this is just the tip of the iceberg.. i think you will find Nick, that we the British people are absolutely sick and tired of uncontrolled immigration and the direct effect it has had on our infrastructure and daily lives, we are sick and tired of being tolerant and inclusive towards other cultures only to have it thrown back in our faces, we are sick and tired of our British heritage being undermined and vilified, we are sick and tired of political correctness and social engineering destroying the fundamental basics to our way of life and disciplines, we are sick and tired of being told what we think by the media, based on what!!! so called experts and the politicians, you's have not got a clue.
    and we are so sick and tired of this government and gordon brown not listening to us, we have not had a referendum asking whether we want all these EU laws, whether we want to be in the EU, free trade is completely a different kettle of fish,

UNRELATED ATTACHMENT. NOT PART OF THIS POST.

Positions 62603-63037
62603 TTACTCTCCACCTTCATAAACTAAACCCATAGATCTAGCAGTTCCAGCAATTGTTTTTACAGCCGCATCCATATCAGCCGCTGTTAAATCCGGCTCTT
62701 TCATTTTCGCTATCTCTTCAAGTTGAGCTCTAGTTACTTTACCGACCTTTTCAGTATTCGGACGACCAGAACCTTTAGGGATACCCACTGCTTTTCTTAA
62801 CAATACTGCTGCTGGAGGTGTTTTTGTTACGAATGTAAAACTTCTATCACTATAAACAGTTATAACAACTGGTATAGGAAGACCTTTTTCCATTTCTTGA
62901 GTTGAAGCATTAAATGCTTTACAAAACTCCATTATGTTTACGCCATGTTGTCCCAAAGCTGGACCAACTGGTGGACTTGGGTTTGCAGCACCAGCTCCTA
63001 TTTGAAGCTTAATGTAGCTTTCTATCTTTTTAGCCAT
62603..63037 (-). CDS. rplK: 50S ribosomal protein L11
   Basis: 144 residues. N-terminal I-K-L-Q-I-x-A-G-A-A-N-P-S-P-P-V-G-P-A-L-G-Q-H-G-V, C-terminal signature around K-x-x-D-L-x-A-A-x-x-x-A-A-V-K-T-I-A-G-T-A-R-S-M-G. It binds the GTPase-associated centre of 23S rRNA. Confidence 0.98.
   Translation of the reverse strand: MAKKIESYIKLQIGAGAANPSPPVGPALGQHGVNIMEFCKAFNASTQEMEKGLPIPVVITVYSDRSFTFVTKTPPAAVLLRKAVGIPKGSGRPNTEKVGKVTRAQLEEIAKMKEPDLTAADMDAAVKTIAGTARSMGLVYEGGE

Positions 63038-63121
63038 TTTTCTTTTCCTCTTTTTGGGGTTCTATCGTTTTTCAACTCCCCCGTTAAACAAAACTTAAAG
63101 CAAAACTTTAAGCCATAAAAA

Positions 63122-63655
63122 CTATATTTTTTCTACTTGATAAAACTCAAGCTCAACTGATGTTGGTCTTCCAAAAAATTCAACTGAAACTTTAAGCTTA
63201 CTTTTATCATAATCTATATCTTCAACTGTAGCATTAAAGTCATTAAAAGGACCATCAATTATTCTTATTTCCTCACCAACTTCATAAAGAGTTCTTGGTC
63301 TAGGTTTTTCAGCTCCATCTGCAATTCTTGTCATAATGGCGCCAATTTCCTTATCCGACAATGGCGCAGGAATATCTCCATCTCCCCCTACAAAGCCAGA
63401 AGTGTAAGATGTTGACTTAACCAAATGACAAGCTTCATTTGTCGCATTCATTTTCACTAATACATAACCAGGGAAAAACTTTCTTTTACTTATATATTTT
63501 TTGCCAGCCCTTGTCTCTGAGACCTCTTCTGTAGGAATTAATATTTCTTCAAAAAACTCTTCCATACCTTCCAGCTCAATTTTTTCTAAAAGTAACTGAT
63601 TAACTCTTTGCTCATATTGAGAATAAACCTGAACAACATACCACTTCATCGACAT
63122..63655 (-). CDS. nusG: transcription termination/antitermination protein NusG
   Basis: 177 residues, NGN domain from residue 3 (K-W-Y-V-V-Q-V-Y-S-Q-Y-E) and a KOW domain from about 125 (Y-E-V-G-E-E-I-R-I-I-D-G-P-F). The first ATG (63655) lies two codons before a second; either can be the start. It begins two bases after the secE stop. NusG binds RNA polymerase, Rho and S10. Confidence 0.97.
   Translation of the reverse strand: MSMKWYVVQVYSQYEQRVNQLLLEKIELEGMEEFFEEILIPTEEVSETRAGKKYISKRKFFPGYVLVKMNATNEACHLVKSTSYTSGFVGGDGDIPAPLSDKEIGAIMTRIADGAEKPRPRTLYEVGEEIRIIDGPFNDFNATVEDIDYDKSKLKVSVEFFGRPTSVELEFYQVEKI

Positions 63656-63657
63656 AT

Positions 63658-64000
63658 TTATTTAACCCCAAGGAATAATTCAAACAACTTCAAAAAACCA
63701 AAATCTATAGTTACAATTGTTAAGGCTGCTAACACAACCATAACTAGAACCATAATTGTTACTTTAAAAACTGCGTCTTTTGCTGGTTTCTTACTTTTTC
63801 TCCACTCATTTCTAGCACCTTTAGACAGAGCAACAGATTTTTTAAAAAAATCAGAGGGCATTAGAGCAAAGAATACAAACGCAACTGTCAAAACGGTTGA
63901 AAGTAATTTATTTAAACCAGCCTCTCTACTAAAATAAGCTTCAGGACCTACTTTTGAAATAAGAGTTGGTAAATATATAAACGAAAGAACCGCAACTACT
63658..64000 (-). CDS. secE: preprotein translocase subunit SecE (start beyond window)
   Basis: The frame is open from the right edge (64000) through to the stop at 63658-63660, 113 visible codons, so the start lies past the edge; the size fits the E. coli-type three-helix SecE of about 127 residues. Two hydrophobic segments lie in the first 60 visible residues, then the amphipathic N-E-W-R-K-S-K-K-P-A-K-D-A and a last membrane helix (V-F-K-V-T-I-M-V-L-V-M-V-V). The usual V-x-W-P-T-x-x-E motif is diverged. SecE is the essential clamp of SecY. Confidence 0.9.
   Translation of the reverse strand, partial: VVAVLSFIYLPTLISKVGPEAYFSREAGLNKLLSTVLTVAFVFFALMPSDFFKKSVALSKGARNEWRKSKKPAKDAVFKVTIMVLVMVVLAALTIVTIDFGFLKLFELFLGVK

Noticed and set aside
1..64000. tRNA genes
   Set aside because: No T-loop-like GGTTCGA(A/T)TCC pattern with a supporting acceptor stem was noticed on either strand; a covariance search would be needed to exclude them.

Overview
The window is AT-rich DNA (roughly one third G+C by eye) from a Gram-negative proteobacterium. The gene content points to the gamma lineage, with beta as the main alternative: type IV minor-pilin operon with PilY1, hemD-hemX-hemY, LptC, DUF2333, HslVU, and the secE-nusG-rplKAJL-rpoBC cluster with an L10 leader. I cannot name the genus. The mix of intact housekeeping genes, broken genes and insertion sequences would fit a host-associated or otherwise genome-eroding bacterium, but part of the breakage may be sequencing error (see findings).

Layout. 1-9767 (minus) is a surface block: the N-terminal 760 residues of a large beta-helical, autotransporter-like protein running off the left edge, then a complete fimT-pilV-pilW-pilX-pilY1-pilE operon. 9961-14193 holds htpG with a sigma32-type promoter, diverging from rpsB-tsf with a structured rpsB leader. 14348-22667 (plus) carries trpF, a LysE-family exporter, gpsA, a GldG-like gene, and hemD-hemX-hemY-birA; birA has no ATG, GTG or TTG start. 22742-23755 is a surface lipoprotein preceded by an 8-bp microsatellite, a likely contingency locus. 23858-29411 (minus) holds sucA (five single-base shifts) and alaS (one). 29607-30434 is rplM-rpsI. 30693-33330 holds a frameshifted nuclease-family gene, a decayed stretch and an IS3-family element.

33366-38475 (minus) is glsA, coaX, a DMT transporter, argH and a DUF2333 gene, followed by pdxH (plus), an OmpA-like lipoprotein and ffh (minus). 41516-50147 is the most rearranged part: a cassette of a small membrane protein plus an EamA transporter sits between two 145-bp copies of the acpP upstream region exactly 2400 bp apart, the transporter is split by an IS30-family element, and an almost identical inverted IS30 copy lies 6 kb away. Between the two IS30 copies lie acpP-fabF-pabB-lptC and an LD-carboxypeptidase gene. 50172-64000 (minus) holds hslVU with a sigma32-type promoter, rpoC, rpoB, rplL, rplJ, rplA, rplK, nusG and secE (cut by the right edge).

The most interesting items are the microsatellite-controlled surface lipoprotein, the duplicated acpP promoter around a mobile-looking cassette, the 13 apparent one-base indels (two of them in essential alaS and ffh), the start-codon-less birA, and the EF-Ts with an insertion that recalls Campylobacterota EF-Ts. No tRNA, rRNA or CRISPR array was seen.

Nick we are fed up with the whole blinking shebang. perhaps if you and your like start genuinely speaking for us and not this poxy government, maybe just maybe we may avoid the very worse of the inevitable civil unrest. SICK AND TIRED.

  • Comment number 46.

    The Unions obviously still carry a lot of clout. If Labour have accepted donations/sponsorship money from them, they will clearly want government suppport in return.

    If it's not forthcoming, we may well be on the way to a general strike.

  • Comment number 47.

    Perhaps a bit of social unrest in this country might just wake up our leaders. All still on high salaries, Gordon Brown presided over the collaps of our economy and now presides over the mess.

    For the likes of Peter Mandellson - (who nobody actually elected) to start dictating to us is not acceptable.

    If I hear the word Global once more I will scream -I dont think most of us care about the rest of the world's problems at this moment we care about our own issues and our own workforce, standing at the Job Centre plus office for £60 a week whilst foreign workers take our jobs.

    Wake up everyone no violence but lets get this Govt listening.

  • Comment number 48.

    If a Labour politician had stood up at any point prior to 2000 and declared a strike "indefensible" he would have been pilloried and sunk rapidly from view. Labour have completely lost touch with their electorate. Number 1's comment about "drowning in contradictions" sums them up perfectly.